“One of the most important seeds that I will continue to plant within all whanau I come across is the seed of belief in themselves and each other. Belief that they can climb over any barriers, action their dreams and live safe and healthy lives collectively.”
Lee-Anne says it’s an honour to be a Ngārimu scholarship recipient.
“The Ngārimu VC and 28th (Maori) Battalion Memorial Master of Education Research Scholarship reminds me to aim high and be persistent. There are many obstacles in life that can throw you off course. For me, being made redundant, losing a brother and a nephew last year did just that.
“For our Maori Battalion rangatira, they lost many, witnessed brutality and were disrespected on all levels. But they continued and so will I. I am surrounded by their greatness”
Jonathan Te Rire (Ngāi Tūhoe, Ngāti Awa, Te Whakatōhea, Ngāti Tuwharetoa and Te Arawa)
Jonathan is studying towards a Doctor of Philosophy (Māori and Indigenous Development) at Te Whare Wānanga o Awanuiārangi.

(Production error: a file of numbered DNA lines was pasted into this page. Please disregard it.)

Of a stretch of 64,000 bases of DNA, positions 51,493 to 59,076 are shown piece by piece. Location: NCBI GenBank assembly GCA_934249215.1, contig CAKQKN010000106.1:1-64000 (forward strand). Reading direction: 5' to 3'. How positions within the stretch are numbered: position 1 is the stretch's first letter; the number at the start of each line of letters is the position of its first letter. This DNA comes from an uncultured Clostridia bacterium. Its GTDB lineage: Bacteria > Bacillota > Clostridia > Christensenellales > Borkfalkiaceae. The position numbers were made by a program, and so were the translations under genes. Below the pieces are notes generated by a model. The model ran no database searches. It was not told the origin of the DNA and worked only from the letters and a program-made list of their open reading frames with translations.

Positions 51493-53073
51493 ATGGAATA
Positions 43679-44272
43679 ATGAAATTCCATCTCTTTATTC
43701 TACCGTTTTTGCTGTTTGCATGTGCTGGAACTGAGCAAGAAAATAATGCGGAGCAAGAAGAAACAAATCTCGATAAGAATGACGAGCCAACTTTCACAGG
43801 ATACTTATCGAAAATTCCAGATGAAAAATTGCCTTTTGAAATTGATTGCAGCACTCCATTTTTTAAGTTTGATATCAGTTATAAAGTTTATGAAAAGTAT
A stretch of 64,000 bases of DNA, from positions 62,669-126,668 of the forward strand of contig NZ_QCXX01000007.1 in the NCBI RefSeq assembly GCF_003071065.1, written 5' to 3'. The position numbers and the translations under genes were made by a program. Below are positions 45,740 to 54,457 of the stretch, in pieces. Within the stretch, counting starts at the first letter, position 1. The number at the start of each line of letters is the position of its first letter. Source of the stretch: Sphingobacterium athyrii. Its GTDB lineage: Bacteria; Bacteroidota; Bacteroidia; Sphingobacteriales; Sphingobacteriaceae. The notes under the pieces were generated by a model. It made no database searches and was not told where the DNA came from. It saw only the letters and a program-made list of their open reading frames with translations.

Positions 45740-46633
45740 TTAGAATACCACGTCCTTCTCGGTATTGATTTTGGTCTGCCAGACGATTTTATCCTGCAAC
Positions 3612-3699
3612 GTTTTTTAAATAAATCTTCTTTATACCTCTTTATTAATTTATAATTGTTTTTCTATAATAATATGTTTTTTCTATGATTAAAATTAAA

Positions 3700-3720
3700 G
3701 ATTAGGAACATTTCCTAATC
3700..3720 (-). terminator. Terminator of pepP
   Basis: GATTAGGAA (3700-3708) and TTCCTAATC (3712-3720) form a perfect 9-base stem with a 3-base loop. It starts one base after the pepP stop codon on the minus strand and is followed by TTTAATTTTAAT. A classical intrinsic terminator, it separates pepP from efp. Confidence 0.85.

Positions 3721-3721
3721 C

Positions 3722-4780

Jonathan is a direct descendent of the Ngā Toenga o Ngā Iharaira of Rua Kēnana, from Maungapōhatu, of the hapū of Tamakaimoana. He has a very strong connection to the 28th [Māori] Battalion that served in Italy in the battle of Monte Cassino.
His historical knowledge of both biblical scriptures and wars provides a solid foundation for his research. It weaves together the past, present and future and he intends to locate and collate stories of the members who came from Kawerau, Maungapōhatu, Ruatāhuna and other tribal regions who did not return home and are buried in Italy.
The scholarship will go towards researching the historical and scriptural sayings from kuia and kororua of the Pūtauaki Parish and Ngā Iharaira. His work will be published as a future resource for their descendants, for Aotearoa, and for all international audiences.
“I’ve been blessed to have travelled to the Commonwealth War Cemetery in Italy during the commemoration of the 75th Anniversary of Monte Cassino. I noticed that many names there were familiar names from home,” says Jonathan.
“I want to honour those names and to ensure these names are remembered by the descendants of Ngā Iharaira and the Pāriha o Pūtauaki, as well as Aotearoa and the world.”